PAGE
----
In this seventieth archive story by Kristian Bertel, we meet a village boy on the outskirts of Varanasi in Uttar Pradesh, India.
Read the background story of this archive photo by the photographer.
By the latest counting it is shown that seventy-seven percent of the Indian population lives in villages and that these people live in 640,000 communities throughout India. Of these villages, fifty percent also show that they have less than 500 residents. For comparison, there are only 1600 cities with more than 20,000 people in India. In this photograph a boy is portrayed outside a village clay house near Varanasi.
By the latest counting it is shown that seventy-seven percent of the Indian population lives in villages and that these people live in 640,000 communities throughout India. Of these villages, fifty percent also show that they have less than 500 residents. For comparison, there are only 1600 cities with more than 20,000 people in India. In this photograph a boy is portrayed outside a village clay house near Varanasi.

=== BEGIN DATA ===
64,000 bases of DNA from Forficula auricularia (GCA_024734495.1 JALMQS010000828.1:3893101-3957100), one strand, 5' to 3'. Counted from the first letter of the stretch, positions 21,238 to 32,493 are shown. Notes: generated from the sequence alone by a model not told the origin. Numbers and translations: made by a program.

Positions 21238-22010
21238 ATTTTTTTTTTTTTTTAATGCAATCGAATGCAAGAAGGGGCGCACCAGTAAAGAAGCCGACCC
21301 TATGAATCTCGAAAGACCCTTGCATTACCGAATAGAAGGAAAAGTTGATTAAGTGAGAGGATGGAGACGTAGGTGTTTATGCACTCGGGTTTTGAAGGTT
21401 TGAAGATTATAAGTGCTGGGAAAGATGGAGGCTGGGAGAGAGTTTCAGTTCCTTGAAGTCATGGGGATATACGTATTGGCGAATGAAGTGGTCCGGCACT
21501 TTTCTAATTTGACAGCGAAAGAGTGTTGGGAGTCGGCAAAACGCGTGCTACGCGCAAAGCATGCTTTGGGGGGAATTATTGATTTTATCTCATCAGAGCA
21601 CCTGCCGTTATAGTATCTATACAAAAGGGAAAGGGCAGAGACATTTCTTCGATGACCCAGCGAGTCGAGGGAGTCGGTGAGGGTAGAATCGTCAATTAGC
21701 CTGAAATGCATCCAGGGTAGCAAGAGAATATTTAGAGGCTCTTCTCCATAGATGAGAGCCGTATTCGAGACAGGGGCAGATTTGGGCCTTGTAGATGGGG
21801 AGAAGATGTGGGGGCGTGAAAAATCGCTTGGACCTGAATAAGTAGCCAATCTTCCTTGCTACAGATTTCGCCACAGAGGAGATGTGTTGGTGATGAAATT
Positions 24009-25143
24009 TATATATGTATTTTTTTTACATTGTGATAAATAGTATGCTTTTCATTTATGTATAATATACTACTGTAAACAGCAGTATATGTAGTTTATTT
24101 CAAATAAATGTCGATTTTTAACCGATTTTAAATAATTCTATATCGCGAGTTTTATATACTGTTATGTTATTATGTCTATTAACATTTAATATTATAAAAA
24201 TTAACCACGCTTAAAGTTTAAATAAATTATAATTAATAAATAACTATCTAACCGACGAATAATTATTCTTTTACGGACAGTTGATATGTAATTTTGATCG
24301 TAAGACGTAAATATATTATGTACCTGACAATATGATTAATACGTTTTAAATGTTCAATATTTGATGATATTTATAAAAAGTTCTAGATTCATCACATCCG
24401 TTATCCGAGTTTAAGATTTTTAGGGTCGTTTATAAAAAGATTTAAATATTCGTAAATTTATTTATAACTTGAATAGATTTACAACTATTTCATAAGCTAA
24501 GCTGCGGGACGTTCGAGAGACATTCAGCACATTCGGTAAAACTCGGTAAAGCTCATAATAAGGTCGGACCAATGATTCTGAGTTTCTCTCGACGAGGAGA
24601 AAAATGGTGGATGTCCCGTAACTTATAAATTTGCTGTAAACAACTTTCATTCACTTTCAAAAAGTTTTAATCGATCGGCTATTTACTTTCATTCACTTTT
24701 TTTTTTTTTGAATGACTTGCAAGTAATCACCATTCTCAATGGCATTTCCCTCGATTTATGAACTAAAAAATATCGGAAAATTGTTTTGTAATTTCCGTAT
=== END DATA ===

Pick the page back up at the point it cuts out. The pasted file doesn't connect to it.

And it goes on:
Boy in a village portraiture

Villages in India are shaped by the caste system that strongly shapes the village structure and mostly every caste lives in its own quarter, the photographer learned. Members of higher castes have their farms and fields in good locations such as fertile soil, easy access to water by for instance with wells. People from lower castes often have to settle for worse living conditions and villages can also be broken down by occupational group, but this almost always coincides with the caste. But this is just a rough model for an Indian village. Seventy-five percent of rural households have an income below the national average and an average village has 1025 inhabitants, who are between fifteen and twenty different castes.

Indian villages